We take some comfort in the fabulous statistics on 5-year and 10-year survival rates but, let’s be honest, when someone is diagnosed at age 30, a 5 or 10-year survival curve isn’t adequate.

According to the National Institute of Health (NIH), the most common type of cancer is breast cancer, with 268,670 new cases expected in the United States alone in 2018. The next most common cancers are lung cancer and prostate cancer, with 234,030 and 164,690 new cases predicted in 2018 respectively, with far worse long-term survival rates.

It’s a big problem.

It’s a hard problem.

We need to focus on not only improving treatment options and outcomes for individuals already diagnosed but also on identifying causal relationships and reducing risk factors across the general populous. We need to move from reactive to proactive.

We need data.

The lack of comprehensive data on cancer stymies our collective ability to understand it – and take concrete steps to eradicate it. 

If only we had data.

Data could look something like the 1.7 MILLION new cases of cancer diagnosed in this country alone that could be queried for patterns. 

Data could look like the health, treatment and responses of over 16 MILLION cancer survivors living in the United States that could be analyzed. 

The real tragedy is that this data already EXISTS – but it is locked behind firewalls and false pretense.

Interoperability, in my lifetime, is not a likely option.

There are too many egos and six and seven figure salaries involved to expect that electronic data systems, academic research facilities and healthcare systems are suddenly going to share, what is if them, revenue generating information freely for the purposes of research.

But it is NOT hyperbole to say health data portability will save lives.

Individuals already have the right to access their own health data, but removing barriers to access is key. Once each person has control over their comprehensive and complete health data, they are then able to easily donate to research organizations focused on accelerating discoveries.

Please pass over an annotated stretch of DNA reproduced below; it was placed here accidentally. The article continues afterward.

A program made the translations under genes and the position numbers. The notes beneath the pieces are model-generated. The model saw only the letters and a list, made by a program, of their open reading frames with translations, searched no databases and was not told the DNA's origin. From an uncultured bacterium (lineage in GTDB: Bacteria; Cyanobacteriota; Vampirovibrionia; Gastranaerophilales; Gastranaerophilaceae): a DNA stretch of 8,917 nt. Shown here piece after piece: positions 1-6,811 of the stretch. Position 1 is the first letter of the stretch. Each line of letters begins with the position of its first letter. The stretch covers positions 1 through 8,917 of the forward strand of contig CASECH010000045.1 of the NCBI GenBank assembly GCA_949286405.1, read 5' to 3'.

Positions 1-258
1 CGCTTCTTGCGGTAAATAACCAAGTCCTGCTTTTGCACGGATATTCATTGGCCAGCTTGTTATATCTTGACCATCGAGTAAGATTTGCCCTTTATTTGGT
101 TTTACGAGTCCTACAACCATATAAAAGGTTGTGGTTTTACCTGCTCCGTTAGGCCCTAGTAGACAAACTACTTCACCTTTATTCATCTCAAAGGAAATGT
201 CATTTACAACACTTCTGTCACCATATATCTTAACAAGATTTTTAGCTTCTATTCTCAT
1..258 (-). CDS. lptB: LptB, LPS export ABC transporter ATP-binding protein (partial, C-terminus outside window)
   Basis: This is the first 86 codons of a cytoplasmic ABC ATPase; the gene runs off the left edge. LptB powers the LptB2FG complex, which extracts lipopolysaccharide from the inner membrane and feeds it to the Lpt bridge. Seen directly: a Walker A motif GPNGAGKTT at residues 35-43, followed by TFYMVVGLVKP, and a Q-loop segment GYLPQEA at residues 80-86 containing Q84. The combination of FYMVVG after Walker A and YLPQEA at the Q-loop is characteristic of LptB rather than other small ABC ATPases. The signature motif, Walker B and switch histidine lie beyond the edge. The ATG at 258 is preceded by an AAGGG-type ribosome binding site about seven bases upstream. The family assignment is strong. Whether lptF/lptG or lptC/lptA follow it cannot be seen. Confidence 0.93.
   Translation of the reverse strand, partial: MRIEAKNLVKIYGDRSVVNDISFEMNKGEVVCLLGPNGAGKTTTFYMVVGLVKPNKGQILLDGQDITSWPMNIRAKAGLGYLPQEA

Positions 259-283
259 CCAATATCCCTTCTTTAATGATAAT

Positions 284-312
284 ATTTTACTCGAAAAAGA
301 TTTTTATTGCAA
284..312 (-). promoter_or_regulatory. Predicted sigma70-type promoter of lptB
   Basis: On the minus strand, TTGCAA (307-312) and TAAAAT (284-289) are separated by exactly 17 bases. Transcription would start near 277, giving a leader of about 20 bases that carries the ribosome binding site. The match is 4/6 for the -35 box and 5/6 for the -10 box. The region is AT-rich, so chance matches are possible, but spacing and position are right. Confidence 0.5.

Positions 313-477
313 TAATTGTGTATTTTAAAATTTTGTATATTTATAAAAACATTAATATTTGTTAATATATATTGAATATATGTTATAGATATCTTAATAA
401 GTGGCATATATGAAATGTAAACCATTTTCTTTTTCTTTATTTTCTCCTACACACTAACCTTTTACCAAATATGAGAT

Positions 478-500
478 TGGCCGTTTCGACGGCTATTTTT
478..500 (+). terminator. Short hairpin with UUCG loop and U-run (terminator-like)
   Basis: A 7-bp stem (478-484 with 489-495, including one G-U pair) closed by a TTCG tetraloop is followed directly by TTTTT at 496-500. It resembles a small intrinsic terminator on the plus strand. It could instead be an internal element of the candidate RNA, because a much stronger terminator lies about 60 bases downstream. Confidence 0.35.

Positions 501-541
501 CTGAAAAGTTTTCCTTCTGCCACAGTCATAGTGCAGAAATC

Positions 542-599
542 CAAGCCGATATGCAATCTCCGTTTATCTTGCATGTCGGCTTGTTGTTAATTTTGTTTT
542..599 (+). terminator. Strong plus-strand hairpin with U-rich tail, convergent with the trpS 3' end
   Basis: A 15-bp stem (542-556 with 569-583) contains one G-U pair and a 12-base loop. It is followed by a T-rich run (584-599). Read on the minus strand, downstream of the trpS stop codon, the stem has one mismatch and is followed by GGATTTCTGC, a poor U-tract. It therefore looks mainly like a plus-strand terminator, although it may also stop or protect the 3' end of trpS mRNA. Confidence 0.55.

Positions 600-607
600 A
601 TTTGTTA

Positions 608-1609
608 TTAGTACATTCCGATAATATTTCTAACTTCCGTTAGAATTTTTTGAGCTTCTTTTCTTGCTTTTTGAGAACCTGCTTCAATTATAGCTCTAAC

The true value of personal health data is often in the story it tells or foretells. With access to our own story, we can not only direct our personal health care but also add another piece to the collective cancer puzzle. In my mind, solving this puzzle is the equivalent of a Cancer Takedown.

I hope you enjoyed your month of awareness. Next month, consider painting your world “pearl” for the lung cancer awareness or purple for pancreatic cancer awareness. But really, it may be time to put on all the ribbons and move on to more concrete steps. Regardless of the color of ribbon you don, you now know that cancer will kill over 1,600 people in the next 24 hours.

In other words, it’s way past time to move on from awareness to action and urgency is key.

-Stacey Tinianov

Stacey Tinianov is a breast cancer survivor and cancer community advocate. Despite following all the "cancer prevention" rules, Stacey was diagnosed with breast cancer six weeks after celebrating her 40th birthday and four months after her mother's breast cancer diagnosis. Since her diagnosis and treatment, she has become a vocal advocate for patient empowerment via health data access, shared decision making, collaborative education and community building. She is an active member of NCCS Cancer Policy Advocacy Team, board member of Bay Area Young Survivors, advisor for Camp Kesem SCU and President's Cancer Panel participant. She lives in Santa Clara, CA with her husband and two teenagers and can always be found on Twitter as @coffeemommy.

Make Everything Available (Just In Case)